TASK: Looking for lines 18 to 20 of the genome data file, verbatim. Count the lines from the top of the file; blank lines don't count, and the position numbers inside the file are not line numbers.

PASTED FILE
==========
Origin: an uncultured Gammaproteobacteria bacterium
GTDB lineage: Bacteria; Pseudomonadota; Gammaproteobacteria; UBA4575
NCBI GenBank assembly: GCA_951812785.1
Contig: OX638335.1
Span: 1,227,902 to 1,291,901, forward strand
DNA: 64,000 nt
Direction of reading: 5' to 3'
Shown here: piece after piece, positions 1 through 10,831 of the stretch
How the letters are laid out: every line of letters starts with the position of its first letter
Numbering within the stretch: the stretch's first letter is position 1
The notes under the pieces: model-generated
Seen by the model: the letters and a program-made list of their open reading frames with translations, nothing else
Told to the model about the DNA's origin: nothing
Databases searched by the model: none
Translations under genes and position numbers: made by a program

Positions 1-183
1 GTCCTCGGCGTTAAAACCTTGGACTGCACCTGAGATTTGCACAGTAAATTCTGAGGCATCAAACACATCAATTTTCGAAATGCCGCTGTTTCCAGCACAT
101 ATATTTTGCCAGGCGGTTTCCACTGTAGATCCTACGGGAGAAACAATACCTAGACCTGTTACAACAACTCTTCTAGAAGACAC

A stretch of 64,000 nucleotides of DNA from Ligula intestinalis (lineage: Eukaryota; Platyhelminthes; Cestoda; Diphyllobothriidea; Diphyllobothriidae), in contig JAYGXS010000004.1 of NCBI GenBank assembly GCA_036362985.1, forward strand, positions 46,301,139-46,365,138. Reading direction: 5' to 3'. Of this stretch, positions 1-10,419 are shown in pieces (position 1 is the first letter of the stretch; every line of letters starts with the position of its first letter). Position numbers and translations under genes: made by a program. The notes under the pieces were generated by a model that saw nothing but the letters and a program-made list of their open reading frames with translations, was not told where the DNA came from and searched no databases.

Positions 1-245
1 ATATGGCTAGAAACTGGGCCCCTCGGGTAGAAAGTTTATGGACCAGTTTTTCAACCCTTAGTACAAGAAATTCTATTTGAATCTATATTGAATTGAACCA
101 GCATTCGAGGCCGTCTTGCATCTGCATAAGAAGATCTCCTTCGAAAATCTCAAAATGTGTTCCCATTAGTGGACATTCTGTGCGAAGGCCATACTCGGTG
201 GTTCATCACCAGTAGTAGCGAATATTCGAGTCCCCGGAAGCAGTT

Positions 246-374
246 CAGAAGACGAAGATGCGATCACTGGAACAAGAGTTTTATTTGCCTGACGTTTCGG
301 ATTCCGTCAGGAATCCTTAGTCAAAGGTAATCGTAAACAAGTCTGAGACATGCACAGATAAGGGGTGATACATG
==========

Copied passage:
101 ATATTTTGCCAGGCGGTTTCCACTGTAGATCCTACGGGAGAAACAATACCTAGACCTGTTACAACAACTCTTCTAGAAGACAC

A stretch of 64,000 nucleotides of DNA from Ligula intestinalis (lineage: Eukaryota; Platyhelminthes; Cestoda; Diphyllobothriidea; Diphyllobothriidae), in contig JAYGXS010000004.1 of NCBI GenBank assembly GCA_036362985.1, forward strand, positions 46,301,139-46,365,138. Reading direction: 5' to 3'. Of this stretch, positions 1-10,419 are shown in pieces (position 1 is the first letter of the stretch; every line of letters starts with the position of its first letter). Position numbers and translations under genes: made by a program. The notes under the pieces were generated by a model that saw nothing but the letters and a program-made list of their open reading frames with translations, was not told where the DNA came from and searched no databases.

Positions 1-245